I think you'll find the Hudson aircraft did have lifejackets onboard. Most of the passengers probably just didn't put them on- after all, the FAs said they had no idea they were going to ditch until it happened. Many airlines only train the FAs to call for lifejackets in a planned ditching. Others may have looked out the window and seen that they were on the river and figured they wouldn't need a lifejacket.
Wodrick, unless a body is trapped in wreckage it will usually float after 5 or 6 days. If you mean making them easier to spot, well, it would, but that's not the reason they are there...
The lifejackets onboard the Ethiopian 767 were the old type where you put your arms through the strap and quite difficult to undo since they had a one-way tightening strap, not a plastic 'click' buckle like they do now. Many pax simply could not get them undone when they floated to the top of the cabin.
Last edited by givemewings; 17th Aug 2012 at 22:20.
Lifejackets have been shown to almost double survival time in colder temps, given that the floater can do just that and conserve their heat energy by not having to keep their head above water. A group can also more effectively assume a HELP (Heat Escape Lessening Position) and support injured members of the group in the middle. Doubt you'd be able to do that with a group getting tired and not wearing lifejackets.
I'm curious - Are some of you actually suggesting that life-jackets have no useful function and should be removed?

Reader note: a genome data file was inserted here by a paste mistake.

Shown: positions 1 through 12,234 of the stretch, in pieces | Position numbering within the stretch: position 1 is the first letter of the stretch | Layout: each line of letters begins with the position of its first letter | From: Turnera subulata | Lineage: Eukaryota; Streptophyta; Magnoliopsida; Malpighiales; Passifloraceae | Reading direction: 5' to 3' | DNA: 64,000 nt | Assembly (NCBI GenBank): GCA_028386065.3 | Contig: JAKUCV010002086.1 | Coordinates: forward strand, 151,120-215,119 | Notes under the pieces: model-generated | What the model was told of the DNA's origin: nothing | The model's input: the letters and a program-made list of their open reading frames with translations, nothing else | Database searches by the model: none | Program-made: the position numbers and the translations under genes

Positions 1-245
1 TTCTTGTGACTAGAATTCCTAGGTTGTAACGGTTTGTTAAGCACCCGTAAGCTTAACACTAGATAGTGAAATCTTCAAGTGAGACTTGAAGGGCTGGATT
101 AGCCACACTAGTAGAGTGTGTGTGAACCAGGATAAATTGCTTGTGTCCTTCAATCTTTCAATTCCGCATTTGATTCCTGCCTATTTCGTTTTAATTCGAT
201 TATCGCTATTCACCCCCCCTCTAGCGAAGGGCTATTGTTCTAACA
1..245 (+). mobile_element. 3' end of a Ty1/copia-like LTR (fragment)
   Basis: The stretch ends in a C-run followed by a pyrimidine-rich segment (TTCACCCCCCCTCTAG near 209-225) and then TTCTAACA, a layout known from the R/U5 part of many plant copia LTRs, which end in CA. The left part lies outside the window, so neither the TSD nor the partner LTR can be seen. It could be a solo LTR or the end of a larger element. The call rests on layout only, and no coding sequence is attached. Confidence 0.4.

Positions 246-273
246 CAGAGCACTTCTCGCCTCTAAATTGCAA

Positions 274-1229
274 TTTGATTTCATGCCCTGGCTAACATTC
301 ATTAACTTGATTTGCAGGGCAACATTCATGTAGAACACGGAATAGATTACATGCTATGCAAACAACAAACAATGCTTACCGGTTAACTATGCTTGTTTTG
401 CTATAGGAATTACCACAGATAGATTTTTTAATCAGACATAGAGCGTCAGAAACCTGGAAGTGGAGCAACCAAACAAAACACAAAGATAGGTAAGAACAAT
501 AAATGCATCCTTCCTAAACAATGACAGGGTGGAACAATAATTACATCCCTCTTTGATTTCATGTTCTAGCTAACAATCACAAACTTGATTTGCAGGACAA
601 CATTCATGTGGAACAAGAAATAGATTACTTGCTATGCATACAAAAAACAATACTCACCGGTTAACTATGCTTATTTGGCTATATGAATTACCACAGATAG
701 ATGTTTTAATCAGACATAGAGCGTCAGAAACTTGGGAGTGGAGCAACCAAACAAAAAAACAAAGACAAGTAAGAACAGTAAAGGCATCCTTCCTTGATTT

I'm the OP, I asked the question because the way bean counters are running our lives I wonder how long it will be before some does the cost benefit analysis and makes a financial case for removing them.
Like it or not there is a price put on human life in various situations we encounter in daily life. So I expect that someone somewhere will have worked out much can be saved by taking the weight of equipment off aircraft, the cost to supply and maintain etc ... and balancing this against the cost in loss of life.
It would no doubt be a move that attracted some adverse publicity, but I'm sure that in time someone will decide that there is money to be saved and will give it a try ...
I recall from one of my past (similar topic) posts, I received a reply from a poster who stated that the inflatable emergency slides x the number of them have to have the capability (when detached from a/c) to support out of water the maximum number of persons on-board. Having said that, the statistics have never looked good for a sea ditching of a big jet and survival.
If at any point they could have been shown that they save a life they have a useful function, the issue is if the marginal benefit they provide justifies the additional cost.
There was a suggestion that passengers be provided with some form of hood with an oxygen supply that they could wear should they need to evacuate the aircraft, I think this was dismissed on cost and complexity grounds. Given the choice between a hood and a life jacket I’d choose the hood, but I don’t know how much extra I’d be prepared to pay for the privilege.
Watch the airlines pick up on this thread and sell the life jackets with the headsets.